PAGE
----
Laurence Silberman

On Tuesday, the D.C. Circuit benchslapped a gaggle of lawyers for filing briefs with excessive acronyms. The court’s per curiam order directed the parties to “submit briefs that eliminate uncommon acronyms used in their previously filed final briefs.”

Alas, attempts to comply with this order have raised a new problem — a problem that some readers saw a mile away….

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The D.C. Circuit to counsel: readable briefs or GTFO. From an order filed today:

Who are the parties and their counsel? Additional information and the full order, after the jump.

(Also note the UPDATES — in defense of the lawyers, and floating a theory about the judge behind the benchslap — added to the end of this post.)

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Chief Judge Merrick Garland

Merrick Garland, chief judge of the U.S. Court of Appeals for the D.C. Circuit since last week, is dreading March 1.

With heavy stress on “not,” Chief Judge Garland said he does “not look forward” to the potential sequester because he knows that it would mean cuts and that he would have to make them.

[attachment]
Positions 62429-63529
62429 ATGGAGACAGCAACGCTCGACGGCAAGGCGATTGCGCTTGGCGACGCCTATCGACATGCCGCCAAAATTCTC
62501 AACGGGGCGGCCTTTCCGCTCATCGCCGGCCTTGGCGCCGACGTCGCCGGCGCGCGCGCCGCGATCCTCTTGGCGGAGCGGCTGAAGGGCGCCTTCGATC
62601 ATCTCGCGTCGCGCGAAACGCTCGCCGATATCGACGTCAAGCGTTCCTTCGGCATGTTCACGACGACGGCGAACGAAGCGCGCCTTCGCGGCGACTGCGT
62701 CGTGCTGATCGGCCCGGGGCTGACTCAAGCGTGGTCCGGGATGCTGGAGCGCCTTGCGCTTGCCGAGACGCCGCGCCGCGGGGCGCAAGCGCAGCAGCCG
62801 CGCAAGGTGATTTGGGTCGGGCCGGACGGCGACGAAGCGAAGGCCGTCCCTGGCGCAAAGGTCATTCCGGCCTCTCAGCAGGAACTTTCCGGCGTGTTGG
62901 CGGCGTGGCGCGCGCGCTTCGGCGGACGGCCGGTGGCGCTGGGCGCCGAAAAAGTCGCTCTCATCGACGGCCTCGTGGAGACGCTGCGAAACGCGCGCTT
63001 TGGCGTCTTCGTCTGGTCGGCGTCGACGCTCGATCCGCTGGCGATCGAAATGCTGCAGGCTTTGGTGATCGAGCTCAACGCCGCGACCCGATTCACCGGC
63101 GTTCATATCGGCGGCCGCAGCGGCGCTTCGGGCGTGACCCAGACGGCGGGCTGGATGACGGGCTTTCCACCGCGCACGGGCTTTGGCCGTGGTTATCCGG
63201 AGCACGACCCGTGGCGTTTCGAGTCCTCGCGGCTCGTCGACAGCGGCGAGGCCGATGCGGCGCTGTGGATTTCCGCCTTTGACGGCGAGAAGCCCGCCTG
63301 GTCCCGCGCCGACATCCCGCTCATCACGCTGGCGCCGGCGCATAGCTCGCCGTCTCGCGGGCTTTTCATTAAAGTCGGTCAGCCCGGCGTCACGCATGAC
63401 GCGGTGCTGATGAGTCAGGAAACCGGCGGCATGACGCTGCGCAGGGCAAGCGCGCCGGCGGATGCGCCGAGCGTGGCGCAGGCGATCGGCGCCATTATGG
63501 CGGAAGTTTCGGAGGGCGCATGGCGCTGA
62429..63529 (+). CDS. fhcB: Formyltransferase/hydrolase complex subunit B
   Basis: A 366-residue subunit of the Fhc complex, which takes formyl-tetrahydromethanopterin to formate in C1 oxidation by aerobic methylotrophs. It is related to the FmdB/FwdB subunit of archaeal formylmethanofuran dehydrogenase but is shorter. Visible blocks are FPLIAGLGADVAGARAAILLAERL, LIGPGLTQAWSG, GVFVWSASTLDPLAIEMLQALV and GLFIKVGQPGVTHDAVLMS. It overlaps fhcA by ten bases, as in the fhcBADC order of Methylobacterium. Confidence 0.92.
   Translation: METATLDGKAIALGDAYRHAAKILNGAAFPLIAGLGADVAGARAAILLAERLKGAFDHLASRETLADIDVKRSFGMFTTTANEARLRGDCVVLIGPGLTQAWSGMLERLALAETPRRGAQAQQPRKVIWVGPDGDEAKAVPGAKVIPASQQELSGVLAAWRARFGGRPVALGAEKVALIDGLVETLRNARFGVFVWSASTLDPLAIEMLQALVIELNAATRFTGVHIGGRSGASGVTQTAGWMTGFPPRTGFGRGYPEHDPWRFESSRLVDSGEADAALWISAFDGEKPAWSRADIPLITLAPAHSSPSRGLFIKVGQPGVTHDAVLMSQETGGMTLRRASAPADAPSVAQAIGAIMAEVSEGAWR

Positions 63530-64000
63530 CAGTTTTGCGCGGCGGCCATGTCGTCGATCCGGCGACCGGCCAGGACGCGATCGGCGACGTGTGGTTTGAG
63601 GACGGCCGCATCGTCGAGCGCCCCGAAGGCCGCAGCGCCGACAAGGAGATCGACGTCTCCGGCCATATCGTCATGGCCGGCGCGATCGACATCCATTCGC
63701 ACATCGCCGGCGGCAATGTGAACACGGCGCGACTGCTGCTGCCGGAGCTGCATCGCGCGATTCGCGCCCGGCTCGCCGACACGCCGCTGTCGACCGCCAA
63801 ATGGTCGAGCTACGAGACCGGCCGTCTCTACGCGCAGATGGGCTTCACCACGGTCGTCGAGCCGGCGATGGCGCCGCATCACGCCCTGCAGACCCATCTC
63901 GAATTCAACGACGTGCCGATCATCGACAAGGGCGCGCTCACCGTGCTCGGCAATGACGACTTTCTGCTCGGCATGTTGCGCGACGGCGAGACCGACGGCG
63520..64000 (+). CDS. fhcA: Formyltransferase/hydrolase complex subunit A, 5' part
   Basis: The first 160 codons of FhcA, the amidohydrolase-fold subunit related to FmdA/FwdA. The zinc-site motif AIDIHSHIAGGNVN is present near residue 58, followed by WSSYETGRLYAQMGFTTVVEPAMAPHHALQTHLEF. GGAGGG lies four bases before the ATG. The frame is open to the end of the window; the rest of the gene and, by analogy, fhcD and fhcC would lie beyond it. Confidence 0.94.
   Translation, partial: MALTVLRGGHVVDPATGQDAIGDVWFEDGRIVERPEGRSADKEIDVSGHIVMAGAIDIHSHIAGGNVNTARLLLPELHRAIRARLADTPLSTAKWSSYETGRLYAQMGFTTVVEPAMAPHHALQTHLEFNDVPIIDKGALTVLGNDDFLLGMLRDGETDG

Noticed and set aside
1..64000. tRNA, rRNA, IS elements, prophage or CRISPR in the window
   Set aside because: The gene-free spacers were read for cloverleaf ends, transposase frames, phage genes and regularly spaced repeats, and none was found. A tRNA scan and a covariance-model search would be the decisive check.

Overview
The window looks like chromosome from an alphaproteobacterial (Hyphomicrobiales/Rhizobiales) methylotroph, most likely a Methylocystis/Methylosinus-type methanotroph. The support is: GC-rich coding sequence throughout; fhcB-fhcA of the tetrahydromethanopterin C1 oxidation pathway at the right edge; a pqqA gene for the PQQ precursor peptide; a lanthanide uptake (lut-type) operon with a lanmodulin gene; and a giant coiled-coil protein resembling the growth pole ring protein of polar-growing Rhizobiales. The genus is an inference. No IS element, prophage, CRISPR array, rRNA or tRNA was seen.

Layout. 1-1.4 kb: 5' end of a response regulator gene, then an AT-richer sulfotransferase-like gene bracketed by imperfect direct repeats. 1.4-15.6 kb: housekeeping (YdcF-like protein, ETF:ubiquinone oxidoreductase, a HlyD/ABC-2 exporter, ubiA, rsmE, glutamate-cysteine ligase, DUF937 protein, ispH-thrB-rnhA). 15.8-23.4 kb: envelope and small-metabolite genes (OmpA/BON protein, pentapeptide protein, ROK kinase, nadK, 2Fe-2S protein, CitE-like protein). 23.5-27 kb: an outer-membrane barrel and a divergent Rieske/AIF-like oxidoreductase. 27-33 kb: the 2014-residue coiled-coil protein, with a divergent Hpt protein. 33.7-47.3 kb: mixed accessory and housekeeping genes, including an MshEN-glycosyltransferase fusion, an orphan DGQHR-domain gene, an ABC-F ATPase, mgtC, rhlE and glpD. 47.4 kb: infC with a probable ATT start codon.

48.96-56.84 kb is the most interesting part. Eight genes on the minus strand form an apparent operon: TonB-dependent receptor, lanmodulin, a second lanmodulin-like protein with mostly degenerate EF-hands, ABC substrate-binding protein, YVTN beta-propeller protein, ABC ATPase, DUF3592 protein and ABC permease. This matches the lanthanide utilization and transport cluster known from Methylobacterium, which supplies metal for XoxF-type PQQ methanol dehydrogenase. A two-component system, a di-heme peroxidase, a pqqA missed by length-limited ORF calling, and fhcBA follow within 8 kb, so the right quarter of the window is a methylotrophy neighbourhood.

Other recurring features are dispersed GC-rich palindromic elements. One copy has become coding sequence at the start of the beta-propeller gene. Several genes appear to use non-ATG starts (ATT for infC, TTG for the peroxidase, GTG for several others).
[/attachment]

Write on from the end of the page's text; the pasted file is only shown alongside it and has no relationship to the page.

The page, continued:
Garland, along with fellow D.C. Circuit Judge Thomas Griffith and Senior Judge Laurence Silberman, spoke Saturday at the Georgetown University Law Center, as part of the J. Reuben Clark Law Society’s annual conference. I attended the panel presentation.

One positive of the new job for Garland is that he can make more writing assignments. Like Justice Breyer, he was a longtime junior judge. Translation: He had to take what he was given to write.

“The public has seen [Garland’s] last opinion on energy law,” Griffith predicted.

Read more about the panel, including Silberman’s jabs at the recess appointments decision, Griffith’s magical (?) clerk gift, and Garland’s limited edition headgear for a court party, after the jump….

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Laurence Silberman

Here, both parties abandoned any attempt to write in plain English, instead abbreviating every conceivable agency and statute involved, familiar or not, and littering their briefs with references to ‘SNF,’ ‘HLW,’ ‘NWF,’ ‘NWPA,’ and ‘BRC’…

– Senior Judge Laurence Silberman, writing for the D.C. Circuit, in a footnote lamenting the litigants’ in National Association of Regulatory Utility Commissioners v. United States Department of Energy overuse of alphabet soup.